Chess in 1918
By Bill Wall
In 1918, Ossip Bernstein (1882-1962) was arrested and imprisoned by the Cheka (Bolshevik secret police) in Odessa, during the Russian Civil War. Bernstein’s crime was his role as a legal advisor to bankers. There was no court trial. A minor official had a firing squad line up Bernstein and a number of other prisoners against a wall to be shot. A superior official appeared and asked to see the list of prisoners’ names. Discovering Ossip Bernstein on the list, he asked Bernstein if he was the famous chess master. Not satisfied with Bernstein's affirmative reply, he made him play a game with him. If Bernstein lost or drew, he would be shot. Bernstein won in short order and was released. Soon, he escaped on a British ship and settled in France.
In 1918, Alexander Alekhine finished his legal training and worked at the Moscow Criminal Investigation Department as an examining magistrate.
On March 5, 1918, Irving Rivise (1918-1976) was born in Philadelphia. He was a strong Southern California chess player. He won the 1952 Southern California Chess Championship. Rivise tied for 1st place in the 1962 California Championship. He was a former Vice President of the United States Chess Federation.
On March 7, 1918, Miroslav Katetov (1918-1995) was born in Chembar, Russia. He was Prague champion in 1942 and 1946. He was awarded the International Master (IM) title in 1951.
On April 10, 1918, Peter Alexandrovich Saburov (1835-1918) died in St. Petersburg. He was a strong amateur chess players and patron of chess tournaments.
In July, 1918, Joseph Henry Blackburne, age 76, was injured in a London air raid. Blackburne was rendered temporarily deaf and his wife was thrown down by the force of the explosian (source: San Bernardino News, Jul 29, 1918 and The Brooklyn Daily Eagle, July 22, 1918)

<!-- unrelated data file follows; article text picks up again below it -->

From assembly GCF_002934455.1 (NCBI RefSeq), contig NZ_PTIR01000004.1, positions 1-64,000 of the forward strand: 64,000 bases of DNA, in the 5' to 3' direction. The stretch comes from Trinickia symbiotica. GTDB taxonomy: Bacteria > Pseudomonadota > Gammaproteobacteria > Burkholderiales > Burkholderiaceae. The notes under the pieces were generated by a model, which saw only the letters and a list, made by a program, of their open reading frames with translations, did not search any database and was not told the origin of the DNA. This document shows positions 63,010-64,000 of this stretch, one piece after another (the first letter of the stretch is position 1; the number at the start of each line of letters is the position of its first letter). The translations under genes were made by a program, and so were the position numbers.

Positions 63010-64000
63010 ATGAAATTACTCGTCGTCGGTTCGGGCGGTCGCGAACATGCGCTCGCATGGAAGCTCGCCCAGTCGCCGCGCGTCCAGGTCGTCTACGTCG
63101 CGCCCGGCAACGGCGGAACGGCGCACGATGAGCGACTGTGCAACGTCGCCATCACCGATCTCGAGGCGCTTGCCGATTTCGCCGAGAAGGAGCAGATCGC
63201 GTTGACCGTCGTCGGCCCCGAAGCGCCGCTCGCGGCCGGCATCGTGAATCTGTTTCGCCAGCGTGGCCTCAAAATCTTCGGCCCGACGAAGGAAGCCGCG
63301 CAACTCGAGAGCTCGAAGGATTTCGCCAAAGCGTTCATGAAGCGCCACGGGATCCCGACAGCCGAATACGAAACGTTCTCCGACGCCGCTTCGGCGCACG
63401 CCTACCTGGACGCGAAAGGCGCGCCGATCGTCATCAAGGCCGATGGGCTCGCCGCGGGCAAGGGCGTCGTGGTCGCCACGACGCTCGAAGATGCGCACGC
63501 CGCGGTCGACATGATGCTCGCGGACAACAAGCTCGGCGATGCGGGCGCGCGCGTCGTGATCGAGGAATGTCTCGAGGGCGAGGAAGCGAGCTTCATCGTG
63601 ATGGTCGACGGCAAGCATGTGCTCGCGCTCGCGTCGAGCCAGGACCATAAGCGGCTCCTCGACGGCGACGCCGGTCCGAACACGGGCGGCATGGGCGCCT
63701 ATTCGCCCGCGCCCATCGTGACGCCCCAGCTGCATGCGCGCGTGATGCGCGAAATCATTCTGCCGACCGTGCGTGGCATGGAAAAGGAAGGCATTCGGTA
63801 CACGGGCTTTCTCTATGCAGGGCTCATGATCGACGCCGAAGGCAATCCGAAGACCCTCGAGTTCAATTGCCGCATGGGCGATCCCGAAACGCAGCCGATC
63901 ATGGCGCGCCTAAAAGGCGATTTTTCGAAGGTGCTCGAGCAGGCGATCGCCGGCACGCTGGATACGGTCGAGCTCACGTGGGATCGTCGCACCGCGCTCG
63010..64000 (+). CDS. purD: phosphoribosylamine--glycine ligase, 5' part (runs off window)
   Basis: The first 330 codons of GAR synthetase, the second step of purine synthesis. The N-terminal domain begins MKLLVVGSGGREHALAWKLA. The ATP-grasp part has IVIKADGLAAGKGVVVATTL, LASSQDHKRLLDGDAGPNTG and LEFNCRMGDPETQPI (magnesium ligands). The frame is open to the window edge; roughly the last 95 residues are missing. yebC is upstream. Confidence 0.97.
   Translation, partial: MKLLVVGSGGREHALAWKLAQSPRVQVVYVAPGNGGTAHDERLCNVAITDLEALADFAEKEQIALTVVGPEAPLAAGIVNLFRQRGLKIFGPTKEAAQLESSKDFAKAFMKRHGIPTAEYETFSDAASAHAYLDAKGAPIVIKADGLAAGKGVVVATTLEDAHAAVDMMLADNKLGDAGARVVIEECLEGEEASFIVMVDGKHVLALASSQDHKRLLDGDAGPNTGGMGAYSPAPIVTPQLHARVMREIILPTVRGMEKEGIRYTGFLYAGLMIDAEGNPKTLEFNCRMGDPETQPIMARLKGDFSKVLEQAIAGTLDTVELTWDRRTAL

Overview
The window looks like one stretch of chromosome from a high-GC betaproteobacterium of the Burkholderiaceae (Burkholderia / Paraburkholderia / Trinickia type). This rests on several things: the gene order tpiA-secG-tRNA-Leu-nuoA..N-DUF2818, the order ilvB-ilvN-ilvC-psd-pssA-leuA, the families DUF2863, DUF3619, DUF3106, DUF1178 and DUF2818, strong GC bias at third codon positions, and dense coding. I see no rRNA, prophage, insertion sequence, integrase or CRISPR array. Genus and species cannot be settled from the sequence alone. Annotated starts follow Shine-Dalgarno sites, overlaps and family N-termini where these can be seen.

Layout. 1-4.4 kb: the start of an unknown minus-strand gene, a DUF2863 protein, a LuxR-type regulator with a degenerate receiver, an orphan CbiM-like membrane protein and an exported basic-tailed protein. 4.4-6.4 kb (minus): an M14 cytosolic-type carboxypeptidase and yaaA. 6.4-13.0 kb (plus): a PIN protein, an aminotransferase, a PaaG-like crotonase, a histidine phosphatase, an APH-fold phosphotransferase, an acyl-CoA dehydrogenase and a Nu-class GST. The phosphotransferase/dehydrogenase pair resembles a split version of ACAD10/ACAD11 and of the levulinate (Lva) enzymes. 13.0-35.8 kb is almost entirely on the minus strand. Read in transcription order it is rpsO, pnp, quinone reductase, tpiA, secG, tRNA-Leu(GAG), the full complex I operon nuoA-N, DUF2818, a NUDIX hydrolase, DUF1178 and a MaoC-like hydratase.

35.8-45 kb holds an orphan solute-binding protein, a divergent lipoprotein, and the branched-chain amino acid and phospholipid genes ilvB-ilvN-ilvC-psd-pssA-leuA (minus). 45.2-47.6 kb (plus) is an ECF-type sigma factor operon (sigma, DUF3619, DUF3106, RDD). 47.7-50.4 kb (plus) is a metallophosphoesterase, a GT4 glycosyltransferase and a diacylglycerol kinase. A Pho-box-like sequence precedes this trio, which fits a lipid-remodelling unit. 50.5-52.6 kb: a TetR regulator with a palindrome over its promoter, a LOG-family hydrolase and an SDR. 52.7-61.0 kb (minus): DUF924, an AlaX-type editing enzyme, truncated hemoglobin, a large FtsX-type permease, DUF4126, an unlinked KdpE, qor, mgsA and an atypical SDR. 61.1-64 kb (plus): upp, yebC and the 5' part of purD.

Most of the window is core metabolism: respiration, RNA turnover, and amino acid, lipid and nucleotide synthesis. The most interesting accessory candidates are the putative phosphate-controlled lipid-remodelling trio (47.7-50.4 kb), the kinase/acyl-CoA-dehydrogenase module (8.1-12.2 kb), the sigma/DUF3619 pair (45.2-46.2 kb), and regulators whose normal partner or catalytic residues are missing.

On August 10, 1918, the British chess problem society was formed. It is the world’s oldest chess problem society.
On August 28, 1918, Eric Cohn (1884-1918) was killed at the Western Front in France during World War I at the age of 34. He was a German chess master and former Berlin champion. He was a field doctor for the Red Cross.
On September 28, 1918, the 19th Western Chess Association (US Open), held in Chicago, was won by Borislav Kostic.
On October 23, 1918, Frank Marshall played the Marshall attack against Capablanca for the first time during the New York masters’ tournament. Capablanca won that game in round 1. Capablanca won the event scoring 8 wins and 3 draws. 2nd place went to Boris Kostic. (source: The Winnipeg Tribune, Nov 9, 1918)
On December 4, 1918, Kaarle-Sakari Ojanen (1918-2009) was born in Helsinki. He was Finnish champion in 1950, 1951, 1951-52, 1952-53, 1957, 1958, 1959, 1960, 1961, 1962, 1967, 1972 and 1983 (after a play-off). He was awarded the IM title in 1952 and the IM in Correspondence (IMC) title in 1981
On December 19, 1918, Max Blau (1918-1984) was born in Munich. He was Swiss champion in 1953, 1955, 1956 and 1967. He was awarded the IM title in 1953
On December 27, 1918, Carl Schlechter (1874-1918) died in Budapest. He was 44. Possible causes of his death are a lung disease aggravated by lack of proper nutrition (starvation), tuberculosis, pneumonia and the Spanish flu epidemic. He never mentioned to any of his acquaintances that he needed food or money. He was found in a room without any money, heat or food. He was a leading Austrian chess master and is best known for drawing a match with Emanual Lasker that may have been for the world chess championship in 1910.